- This study by Webster et al. (2013) concludes that “the receipt of an early MRI…was associated with worse outcomes, even after controlling for severity and demographic factors”. This means that getting an MRI may actually make you less likely to improve.
- MRI findings have a very high variability (meaning different findings are reported by different radiologists, even if they read the same image)
This may be surprising to most people, but this is exactly what the editorial was trying to touch on. We’re scientifically aware that many diagnostic imaging techniques, as well as laboratory and clinical tests are an imperfect science. So at what point are clients suffering from “too-much” healthcare? Furthermore, why does it happen?
Why Does Overtreatment happen?
It would be awesome if the answer to “why does this happen?” was an easy one. Unfortunately, it’s likely highly complex, and related to many possible drivers. There may be educational deficiencies amongst healthcare professionals (and the general public), commercial/financial incentives, reluctance to change the status quo, or cultural/personal beliefs. Education is a great place to start, hence this blog post directing you to such an insightful editorial. That said, it’s likely that we need further and more robust research to help us understand the why, how, and what we can do about it.
Knee Pain and Knee Scope Overdiagnosis
I’ll borrow wording for my headings (overtesting, overdetection, over-definition, over-treatment) from the editorial to outline an example that is all too common in the physiotherapy world: knee pain and knee arthroscopy (a surgery in which small instruments are inserted into your knee joint to “clean up” the inside surfaces of your knee).
Hopefully this example will help you understand the potential impact of “over-egging the pudding”, with respect to someone’s knee pain.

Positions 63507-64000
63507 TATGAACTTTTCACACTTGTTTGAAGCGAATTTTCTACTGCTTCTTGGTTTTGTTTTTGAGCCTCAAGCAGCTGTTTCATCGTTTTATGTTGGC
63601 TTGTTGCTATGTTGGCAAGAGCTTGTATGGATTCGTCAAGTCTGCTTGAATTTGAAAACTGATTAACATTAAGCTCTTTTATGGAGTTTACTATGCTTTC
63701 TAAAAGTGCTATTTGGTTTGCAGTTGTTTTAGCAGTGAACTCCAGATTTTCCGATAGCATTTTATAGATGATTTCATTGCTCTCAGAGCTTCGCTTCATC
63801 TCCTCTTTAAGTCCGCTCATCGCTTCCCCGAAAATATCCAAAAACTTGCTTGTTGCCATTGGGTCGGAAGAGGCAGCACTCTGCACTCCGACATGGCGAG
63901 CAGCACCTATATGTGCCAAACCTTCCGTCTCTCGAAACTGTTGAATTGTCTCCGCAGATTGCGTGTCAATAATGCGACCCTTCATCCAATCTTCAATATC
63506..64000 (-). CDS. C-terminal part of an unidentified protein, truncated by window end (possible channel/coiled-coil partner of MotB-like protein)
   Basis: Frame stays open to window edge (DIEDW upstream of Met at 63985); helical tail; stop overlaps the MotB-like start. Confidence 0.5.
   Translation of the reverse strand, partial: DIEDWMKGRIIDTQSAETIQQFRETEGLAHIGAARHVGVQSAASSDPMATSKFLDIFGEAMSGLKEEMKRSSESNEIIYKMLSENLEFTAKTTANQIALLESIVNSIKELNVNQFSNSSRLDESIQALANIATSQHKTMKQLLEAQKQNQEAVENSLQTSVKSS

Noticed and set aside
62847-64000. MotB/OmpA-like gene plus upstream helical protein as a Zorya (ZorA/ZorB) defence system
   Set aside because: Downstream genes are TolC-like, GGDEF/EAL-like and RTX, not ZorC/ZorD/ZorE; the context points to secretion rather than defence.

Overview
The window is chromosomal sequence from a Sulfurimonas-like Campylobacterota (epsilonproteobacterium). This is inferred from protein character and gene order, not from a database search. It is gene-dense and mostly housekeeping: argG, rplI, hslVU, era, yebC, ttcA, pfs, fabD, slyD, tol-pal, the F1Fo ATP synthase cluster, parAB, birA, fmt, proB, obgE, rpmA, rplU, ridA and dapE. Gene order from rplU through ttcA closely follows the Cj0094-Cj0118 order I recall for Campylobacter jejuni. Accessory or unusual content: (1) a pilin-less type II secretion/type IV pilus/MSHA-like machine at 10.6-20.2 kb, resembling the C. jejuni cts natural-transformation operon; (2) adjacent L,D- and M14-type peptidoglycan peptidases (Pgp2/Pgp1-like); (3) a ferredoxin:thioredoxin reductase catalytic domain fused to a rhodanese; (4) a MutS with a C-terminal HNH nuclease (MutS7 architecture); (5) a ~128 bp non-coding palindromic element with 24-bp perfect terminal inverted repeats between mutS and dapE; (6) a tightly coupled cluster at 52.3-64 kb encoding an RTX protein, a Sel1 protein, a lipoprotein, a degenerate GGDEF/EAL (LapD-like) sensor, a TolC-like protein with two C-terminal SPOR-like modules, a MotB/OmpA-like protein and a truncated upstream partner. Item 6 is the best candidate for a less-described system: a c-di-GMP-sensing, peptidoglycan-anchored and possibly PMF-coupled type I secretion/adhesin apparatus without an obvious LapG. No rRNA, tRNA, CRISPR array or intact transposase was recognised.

References in the table:
3 Siemieniuk RAC, Harris IA, Agoritsas T, et al. Arthroscopic surgery for degenerative knee arthritis and meniscal tears: a clinical practice guideline. BMJ 2017;257:j1982.
4 Blogpost: Knee Scopes
Now visualize the alternative course of action.
What could (should) have happened:
- Client in early 60’s with insidious onset (no trauma) knee pain
- Gets referred to physical therapy
- Learns about: self-management principles, the complexity of pain, what’s considered “normal, age-related changes”, safe and effective exercises
- After 6-12 weeks of rehabilitation (or less!), client feels less pain and is empowered to confidently manage their own knee (remember, this 6-12 weeks of rehabilitation happens either way!)
What doesn’t happen if this course of action is chosen:
- No radiology-related health care system costs
- Lessened psychological impacts about knee “findings”
- No surgical costs
- No surgical risks
In conclusion, musculoskeletal healthcare appears to have progressed to a point where overdiagnosis has become far too common. This often leads to unnecessary tests and treatments that may actually prove harmful to patients (or at the least, not helpful), as well as wasting healthcare dollars. Now, I admit, it will take time and effort to encourage this alternative (movement and exercise-based) course of action; but just think of all the great things that would happen if we did.
Exercise has been scientifically proven to help with the management of:
- Pain (both acute and longstanding)
- Heart disease
- Lung disease
- Sleep disturbances
- Chronic fatigue
- Memory loss
- Muscle loss
- High blood pressure
- High cholesterol
- High stress
- Low self-esteem
- And more!
Thanks for reading,
Physiotherapist at Strive Physiotherapy & Performance